Kingsgrove Public School launched its centenary celebrations today, May 11, ahead of Saturday’s open day.
The school is hosting tours all day on Friday, and tomorrow, May 12, the community is invited to see its memorabilia displays.
On Friday pupils rehearsed a Chinese lion dance to celebrate the beginning of their school’s 100th birthday.
Kingsgrove Public School has a long history, which dates back to 1887 when the first application for the establishment of a public school in the suburb was made.
Further attempts were made in 1891, 1894, 1901, 1905 and 1913 – when the department of education announced it was investigating three sites possible sites for a school.
Two acres of land were purchased that year, and a school was built between 1917-1918.
The initial building was simple – a timber single storey with three classrooms. This building still stands and is used every day.
Donald Lobban was appointed the first headmaster, and a planting of a tree marked the opening of the school, with 147 pupils enrolled by the end of 1918.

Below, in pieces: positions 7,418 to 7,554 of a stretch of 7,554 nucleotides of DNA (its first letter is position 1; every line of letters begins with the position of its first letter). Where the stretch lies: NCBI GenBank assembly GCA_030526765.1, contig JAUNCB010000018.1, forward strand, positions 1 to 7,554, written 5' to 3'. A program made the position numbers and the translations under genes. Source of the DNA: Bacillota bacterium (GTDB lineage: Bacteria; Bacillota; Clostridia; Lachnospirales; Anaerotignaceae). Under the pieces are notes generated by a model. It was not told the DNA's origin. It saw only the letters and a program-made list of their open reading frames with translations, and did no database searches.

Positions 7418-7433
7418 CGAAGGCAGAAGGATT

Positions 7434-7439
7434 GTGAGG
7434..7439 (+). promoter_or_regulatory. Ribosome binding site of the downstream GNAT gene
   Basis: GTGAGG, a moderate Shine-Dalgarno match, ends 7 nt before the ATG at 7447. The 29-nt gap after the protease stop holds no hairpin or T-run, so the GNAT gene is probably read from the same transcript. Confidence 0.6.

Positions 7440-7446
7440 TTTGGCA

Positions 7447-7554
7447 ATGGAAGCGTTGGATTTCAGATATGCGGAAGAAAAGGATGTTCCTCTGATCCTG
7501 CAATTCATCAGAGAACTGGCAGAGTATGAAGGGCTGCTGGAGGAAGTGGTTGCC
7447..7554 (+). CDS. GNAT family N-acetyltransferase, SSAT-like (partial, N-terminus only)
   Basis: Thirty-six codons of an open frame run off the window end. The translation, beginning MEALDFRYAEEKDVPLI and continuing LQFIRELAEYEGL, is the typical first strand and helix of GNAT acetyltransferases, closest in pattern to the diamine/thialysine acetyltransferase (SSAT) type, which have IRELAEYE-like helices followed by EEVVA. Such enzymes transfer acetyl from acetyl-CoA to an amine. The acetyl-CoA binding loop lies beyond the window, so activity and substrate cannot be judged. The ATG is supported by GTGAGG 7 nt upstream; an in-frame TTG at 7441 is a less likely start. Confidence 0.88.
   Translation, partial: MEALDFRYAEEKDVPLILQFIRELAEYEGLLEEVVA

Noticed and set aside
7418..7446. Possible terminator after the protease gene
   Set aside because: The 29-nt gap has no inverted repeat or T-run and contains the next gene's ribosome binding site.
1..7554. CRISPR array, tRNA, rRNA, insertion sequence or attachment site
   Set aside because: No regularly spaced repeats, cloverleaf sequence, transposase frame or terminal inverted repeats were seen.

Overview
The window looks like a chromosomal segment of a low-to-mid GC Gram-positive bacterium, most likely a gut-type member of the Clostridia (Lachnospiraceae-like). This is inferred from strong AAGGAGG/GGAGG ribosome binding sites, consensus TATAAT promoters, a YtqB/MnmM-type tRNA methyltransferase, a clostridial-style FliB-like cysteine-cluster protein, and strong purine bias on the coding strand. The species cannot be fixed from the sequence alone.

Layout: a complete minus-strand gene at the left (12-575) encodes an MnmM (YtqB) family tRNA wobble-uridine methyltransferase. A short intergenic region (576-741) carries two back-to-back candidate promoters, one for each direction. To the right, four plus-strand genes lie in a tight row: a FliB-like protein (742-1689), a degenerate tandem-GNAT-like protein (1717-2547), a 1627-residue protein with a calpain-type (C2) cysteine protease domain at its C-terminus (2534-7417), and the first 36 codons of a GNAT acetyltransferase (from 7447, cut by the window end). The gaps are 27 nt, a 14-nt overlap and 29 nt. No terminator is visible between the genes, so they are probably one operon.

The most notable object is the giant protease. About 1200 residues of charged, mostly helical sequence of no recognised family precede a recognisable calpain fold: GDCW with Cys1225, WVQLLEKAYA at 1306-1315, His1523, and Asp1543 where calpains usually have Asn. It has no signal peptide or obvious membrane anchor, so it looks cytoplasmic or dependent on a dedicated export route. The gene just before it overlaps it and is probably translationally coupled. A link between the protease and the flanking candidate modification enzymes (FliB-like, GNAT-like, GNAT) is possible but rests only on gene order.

By late 1919 there were 179 children and three teachers.
That same year, a memorial peace bell was presented to the school to honour fallen soldiers. The brass plaque attached to the bell disappeared in 1963 and was dug up 20 years later in a garden on Stoney Creek Road.
In 1942 a second school building was constructed in Caroline Street, and 12 years later, a larger school site was constructed on the Kingsgrove Road campus.
By then the population of the school had reached 1230 pupils.
But in 1985, a fire – believed to be started by an arsonist, destroyed the senior school on Kingsgrove Road, causing significant damage. Demountable classrooms were installed, and classes continued as usual.
About 500 teachers and 10,000 pupils attended Kingsgrove Public School over its century of learning.
The open day is on from 10am-2pm. There will be a barbecue and a jumping castle.
There is also a celebration dinner from 7pm-11pm on May 12 at Kingsgrove RSL.